Can it be sustained as such? When it was filed, no decree had passed in the original suit for the payment of damages. Non constat that such a decree would ever be made. It was possible that the court might annul the interlocutory order, decree for the defendants, and dismiss the bill. The bill before us was therefore prematurely filed. The judgment which it seeks to enforce was recovered in a proceeding by attachment. It did not affect the defendant personally, and bound no property but that upon which the grasp of the court was fixed by the service of the writ of attachment. Beyond that it was ineffectual for any purpose. An execution could not be issued upon it to reach other property, and it would not be prima facie evidence against the defendant in another suit upon the same cause of action. To enforce the contract against the testator while living or his executor after his decease, it was necessary to sue, procure personal service, and make the same proofs as if the judgment in attachment had not been rendered. Such a judgment has no more efficacy and can no more be enforced in equity than at law. The demurrer of the executor was well taken and properly sustained. [Footnote 2]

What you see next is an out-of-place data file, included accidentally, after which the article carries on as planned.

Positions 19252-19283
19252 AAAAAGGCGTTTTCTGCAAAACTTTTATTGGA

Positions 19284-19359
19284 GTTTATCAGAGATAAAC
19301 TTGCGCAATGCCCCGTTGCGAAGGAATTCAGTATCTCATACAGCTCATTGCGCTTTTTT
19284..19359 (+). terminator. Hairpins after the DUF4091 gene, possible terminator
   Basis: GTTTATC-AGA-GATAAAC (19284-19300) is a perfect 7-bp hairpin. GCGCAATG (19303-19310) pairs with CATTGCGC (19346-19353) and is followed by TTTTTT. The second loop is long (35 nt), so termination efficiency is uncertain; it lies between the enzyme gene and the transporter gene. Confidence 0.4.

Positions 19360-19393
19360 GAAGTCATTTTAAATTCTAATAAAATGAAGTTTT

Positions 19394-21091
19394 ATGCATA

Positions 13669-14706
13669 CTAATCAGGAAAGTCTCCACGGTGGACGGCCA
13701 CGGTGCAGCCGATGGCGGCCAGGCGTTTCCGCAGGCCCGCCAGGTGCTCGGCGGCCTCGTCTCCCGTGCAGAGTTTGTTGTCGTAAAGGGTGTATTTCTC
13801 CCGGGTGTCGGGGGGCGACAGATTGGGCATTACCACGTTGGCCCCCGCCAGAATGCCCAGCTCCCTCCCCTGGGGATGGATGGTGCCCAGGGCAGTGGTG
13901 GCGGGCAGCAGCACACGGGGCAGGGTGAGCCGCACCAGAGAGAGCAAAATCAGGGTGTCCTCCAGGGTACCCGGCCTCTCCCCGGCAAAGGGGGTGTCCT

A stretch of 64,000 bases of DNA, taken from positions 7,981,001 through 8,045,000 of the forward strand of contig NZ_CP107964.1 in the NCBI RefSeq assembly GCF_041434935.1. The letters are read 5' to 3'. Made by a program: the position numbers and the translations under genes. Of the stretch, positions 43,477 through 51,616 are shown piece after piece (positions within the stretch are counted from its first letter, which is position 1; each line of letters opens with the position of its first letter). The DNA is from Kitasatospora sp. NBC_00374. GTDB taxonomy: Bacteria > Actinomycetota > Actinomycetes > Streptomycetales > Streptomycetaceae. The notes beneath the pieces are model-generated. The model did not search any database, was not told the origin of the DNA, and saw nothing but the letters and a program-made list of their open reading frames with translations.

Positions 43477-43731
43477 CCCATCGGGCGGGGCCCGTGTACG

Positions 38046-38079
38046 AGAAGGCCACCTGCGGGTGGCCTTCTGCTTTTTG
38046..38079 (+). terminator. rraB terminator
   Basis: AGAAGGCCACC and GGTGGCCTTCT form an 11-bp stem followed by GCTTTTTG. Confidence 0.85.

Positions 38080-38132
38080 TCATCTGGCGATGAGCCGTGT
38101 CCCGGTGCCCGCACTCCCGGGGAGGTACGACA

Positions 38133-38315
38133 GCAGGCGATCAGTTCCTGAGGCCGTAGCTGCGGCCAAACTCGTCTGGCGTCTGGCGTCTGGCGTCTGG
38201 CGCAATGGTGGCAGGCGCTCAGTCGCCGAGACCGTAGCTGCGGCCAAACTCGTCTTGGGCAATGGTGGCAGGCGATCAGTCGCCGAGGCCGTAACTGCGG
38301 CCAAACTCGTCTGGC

The motion to dismiss was made by the foreign corporations. The bill, being in no wise auxiliary to the original suit
nor in continuation of that proceeding, the case was not one proper for substituted service. [Footnote 3] They were not bound to appear. They entered their appearance specially and appeared only to object to the jurisdiction of the court.
The learned judge who heard the case below was correct in ordering the bill to be dismissed.
D'Arcy v. Ketchum, 11 How. 165; McVicker v. Beeby, 31 Me. 314; Story's Conflict of Laws § 314.
Dunn v. Clarke, 8 Pet. 1.